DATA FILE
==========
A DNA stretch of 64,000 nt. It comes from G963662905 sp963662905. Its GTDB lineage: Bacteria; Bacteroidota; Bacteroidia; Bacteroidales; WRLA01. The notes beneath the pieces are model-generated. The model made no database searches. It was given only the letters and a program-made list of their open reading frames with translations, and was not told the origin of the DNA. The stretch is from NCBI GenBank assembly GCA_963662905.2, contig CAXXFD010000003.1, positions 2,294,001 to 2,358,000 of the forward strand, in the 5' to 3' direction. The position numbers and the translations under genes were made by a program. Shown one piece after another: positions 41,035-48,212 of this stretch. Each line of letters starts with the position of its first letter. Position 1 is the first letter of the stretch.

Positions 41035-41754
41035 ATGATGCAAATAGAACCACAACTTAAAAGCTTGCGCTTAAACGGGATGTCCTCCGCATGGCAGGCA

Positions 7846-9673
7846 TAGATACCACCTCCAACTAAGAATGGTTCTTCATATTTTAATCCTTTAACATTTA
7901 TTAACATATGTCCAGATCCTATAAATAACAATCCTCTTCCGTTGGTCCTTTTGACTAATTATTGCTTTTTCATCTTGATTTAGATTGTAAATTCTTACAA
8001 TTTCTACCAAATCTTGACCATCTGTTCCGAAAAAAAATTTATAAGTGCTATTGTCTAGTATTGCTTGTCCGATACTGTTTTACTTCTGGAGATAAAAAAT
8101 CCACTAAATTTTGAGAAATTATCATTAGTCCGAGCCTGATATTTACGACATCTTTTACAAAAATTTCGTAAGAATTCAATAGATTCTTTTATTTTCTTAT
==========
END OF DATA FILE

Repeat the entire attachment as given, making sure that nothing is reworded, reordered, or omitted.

A DNA stretch of 64,000 nt. It comes from G963662905 sp963662905. Its GTDB lineage: Bacteria; Bacteroidota; Bacteroidia; Bacteroidales; WRLA01. The notes beneath the pieces are model-generated. The model made no database searches. It was given only the letters and a program-made list of their open reading frames with translations, and was not told the origin of the DNA. The stretch is from NCBI GenBank assembly GCA_963662905.2, contig CAXXFD010000003.1, positions 2,294,001 to 2,358,000 of the forward strand, in the 5' to 3' direction. The position numbers and the translations under genes were made by a program. Shown one piece after another: positions 41,035-48,212 of this stretch. Each line of letters starts with the position of its first letter. Position 1 is the first letter of the stretch.

Positions 41035-41754
41035 ATGATGCAAATAGAACCACAACTTAAAAGCTTGCGCTTAAACGGGATGTCCTCCGCATGGCAGGCA

Positions 7846-9673
7846 TAGATACCACCTCCAACTAAGAATGGTTCTTCATATTTTAATCCTTTAACATTTA
7901 TTAACATATGTCCAGATCCTATAAATAACAATCCTCTTCCGTTGGTCCTTTTGACTAATTATTGCTTTTTCATCTTGATTTAGATTGTAAATTCTTACAA
8001 TTTCTACCAAATCTTGACCATCTGTTCCGAAAAAAAATTTATAAGTGCTATTGTCTAGTATTGCTTGTCCGATACTGTTTTACTTCTGGAGATAAAAAAT
8101 CCACTAAATTTTGAGAAATTATCATTAGTCCGAGCCTGATATTTACGACATCTTTTACAAAAATTTCGTAAGAATTCAATAGATTCTTTTATTTTCTTAT